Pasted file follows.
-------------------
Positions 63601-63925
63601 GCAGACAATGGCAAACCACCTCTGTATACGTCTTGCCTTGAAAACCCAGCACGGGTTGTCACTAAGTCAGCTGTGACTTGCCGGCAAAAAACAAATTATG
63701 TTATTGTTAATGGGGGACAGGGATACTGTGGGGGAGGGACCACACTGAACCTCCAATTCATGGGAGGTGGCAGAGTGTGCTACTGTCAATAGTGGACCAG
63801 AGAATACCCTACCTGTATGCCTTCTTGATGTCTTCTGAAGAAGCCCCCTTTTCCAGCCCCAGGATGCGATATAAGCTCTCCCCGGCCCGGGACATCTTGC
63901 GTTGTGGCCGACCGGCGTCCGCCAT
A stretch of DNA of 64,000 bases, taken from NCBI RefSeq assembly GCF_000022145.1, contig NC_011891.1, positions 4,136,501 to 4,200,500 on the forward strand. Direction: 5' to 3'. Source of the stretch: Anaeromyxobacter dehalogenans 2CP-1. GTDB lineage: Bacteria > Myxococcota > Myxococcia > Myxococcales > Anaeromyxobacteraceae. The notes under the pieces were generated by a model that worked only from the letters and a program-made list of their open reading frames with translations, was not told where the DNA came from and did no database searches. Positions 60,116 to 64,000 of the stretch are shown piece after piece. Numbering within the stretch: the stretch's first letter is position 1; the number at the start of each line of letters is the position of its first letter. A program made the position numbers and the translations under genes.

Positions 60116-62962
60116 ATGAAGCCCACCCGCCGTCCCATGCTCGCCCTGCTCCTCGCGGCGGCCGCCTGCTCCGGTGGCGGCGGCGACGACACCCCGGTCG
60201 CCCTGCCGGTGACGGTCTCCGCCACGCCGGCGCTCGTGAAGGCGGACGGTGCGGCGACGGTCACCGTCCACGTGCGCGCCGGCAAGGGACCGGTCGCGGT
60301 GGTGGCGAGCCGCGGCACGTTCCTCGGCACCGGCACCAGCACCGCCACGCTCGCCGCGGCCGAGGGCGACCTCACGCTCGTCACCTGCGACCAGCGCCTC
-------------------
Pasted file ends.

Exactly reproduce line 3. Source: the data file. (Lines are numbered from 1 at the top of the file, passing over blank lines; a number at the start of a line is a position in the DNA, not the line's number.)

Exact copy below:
63701 TTATTGTTAATGGGGGACAGGGATACTGTGGGGGAGGGACCACACTGAACCTCCAATTCATGGGAGGTGGCAGAGTGTGCTACTGTCAATAGTGGACCAG